Annotations provide information about a program. Annotations are usually used to support tools such as the compiler and during the execution of the program. For example, the @Override annotation informs the compiler that a method is overriding a base class method. If the method does not actually override the base class method because it is misspelled, the compiler will generate an error.
Annotations are applied to elements of the application such as a class, method, or field. It begins with the at sign, @, is followed by the name of the annotation, and optionally a list of values enclosed in a set of parentheses.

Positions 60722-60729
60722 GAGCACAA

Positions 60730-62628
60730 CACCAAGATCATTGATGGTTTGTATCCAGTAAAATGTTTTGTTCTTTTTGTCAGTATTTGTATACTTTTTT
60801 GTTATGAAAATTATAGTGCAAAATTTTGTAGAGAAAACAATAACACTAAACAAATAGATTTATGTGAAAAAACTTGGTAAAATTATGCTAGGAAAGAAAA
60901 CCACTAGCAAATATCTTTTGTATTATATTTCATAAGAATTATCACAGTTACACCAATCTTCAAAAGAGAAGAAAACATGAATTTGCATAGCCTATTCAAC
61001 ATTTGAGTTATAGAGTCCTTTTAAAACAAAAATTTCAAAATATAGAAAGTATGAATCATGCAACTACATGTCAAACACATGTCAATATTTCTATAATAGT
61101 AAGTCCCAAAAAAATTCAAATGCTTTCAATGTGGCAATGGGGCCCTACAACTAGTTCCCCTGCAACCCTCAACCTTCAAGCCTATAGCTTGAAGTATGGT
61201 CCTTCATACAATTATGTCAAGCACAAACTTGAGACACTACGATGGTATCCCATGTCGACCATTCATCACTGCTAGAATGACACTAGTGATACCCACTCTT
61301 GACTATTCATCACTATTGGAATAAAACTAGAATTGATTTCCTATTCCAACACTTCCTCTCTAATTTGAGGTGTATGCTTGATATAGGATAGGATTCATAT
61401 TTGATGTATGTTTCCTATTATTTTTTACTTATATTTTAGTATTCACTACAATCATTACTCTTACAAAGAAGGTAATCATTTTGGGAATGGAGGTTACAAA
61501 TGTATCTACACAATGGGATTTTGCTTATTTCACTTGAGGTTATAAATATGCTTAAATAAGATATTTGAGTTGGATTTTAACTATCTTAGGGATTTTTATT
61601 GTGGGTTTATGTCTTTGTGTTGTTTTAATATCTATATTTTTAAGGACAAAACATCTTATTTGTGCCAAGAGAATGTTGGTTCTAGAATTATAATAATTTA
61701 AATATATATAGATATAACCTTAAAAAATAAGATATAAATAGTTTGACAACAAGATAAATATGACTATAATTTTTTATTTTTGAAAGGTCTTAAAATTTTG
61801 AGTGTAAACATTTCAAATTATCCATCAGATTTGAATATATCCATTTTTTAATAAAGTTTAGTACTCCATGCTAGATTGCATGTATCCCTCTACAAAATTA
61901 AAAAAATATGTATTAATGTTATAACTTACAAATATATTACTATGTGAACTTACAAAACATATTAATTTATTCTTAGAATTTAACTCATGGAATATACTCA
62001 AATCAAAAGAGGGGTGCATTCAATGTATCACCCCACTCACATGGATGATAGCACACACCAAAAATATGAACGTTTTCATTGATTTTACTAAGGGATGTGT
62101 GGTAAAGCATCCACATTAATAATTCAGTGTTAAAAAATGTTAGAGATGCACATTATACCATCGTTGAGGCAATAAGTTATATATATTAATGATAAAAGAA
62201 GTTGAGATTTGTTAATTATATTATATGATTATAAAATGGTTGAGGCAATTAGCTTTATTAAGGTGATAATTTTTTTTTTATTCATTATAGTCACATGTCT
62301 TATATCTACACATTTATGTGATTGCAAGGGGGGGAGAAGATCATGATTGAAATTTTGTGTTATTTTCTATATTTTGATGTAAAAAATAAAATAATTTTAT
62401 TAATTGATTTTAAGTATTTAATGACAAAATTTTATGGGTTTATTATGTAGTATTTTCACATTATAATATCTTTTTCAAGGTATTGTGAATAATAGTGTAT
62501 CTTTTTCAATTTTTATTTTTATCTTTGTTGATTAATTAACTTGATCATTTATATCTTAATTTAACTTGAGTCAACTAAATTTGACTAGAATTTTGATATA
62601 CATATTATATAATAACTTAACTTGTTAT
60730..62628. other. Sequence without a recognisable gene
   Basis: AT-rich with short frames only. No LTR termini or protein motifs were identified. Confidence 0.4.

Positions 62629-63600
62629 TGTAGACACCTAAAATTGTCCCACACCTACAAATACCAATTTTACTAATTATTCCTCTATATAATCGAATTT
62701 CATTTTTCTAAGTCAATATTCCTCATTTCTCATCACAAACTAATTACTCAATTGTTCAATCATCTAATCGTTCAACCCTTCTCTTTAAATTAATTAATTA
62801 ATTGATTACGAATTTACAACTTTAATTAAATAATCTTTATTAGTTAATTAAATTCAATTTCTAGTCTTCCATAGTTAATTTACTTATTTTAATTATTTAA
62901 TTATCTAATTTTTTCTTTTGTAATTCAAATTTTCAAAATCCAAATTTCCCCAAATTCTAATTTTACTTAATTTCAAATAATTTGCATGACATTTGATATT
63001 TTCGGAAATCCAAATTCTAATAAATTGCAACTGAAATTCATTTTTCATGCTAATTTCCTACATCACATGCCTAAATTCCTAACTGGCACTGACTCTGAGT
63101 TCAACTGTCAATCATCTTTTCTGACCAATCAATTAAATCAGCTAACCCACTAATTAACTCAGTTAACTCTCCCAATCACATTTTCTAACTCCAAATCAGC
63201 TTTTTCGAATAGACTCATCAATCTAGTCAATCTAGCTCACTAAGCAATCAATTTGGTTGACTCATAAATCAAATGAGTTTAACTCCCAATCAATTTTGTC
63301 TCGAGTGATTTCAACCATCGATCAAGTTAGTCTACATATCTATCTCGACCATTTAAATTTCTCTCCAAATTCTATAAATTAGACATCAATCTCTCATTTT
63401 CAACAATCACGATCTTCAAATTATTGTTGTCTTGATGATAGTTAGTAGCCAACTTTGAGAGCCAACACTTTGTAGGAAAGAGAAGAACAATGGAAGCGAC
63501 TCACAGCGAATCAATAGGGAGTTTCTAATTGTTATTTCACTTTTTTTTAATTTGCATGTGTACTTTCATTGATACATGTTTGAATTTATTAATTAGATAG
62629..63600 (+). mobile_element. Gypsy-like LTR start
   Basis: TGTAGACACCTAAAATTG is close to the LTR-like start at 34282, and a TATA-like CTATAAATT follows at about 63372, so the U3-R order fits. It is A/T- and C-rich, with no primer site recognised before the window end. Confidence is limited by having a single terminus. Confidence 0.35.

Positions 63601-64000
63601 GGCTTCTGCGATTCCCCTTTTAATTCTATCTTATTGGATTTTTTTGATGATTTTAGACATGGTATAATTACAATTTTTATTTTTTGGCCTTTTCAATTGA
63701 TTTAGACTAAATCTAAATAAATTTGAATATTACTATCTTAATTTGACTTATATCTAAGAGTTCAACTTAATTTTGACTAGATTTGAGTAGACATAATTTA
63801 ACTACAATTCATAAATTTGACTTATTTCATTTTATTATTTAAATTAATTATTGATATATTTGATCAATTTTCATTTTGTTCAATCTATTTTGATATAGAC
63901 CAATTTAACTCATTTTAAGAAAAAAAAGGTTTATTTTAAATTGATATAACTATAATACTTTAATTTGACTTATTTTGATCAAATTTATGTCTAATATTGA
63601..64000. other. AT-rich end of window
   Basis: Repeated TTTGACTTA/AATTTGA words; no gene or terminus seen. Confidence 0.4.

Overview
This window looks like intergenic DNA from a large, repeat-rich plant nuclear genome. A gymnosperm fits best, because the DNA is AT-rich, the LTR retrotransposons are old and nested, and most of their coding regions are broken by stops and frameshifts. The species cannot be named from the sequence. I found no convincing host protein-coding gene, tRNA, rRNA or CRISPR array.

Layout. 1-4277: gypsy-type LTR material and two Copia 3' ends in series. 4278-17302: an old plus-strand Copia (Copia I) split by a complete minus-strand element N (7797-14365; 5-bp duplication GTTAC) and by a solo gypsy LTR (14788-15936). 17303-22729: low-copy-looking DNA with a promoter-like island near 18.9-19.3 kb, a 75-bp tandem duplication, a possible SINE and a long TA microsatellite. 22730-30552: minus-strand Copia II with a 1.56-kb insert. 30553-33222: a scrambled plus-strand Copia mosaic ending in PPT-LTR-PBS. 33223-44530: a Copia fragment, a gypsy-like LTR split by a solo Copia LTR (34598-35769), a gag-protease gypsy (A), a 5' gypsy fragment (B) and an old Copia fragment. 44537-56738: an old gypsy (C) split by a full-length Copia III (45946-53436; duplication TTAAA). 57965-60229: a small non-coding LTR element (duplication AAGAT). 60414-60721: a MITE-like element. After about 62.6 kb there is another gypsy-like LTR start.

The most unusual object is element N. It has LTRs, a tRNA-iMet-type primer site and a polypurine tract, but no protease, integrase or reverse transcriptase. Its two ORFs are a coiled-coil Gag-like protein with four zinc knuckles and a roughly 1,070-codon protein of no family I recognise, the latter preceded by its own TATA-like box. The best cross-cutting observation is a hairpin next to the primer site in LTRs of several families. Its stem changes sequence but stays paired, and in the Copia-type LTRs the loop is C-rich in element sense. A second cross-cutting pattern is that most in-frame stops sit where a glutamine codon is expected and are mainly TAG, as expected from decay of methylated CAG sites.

Common compiler annotations are detailed in the following table:
@Deprecated Used by the compiler to indicate that the element should not be used
@Override The method overrides the base class method
@SuppressWarnings Used to suppress specific compiler warnings
Annotations can be added to an application and used by the third-party tools for specific purposes. It is also possible to write your own annotations when needed. Annotations are useful in conveying information about an application to tools and the run-time environment.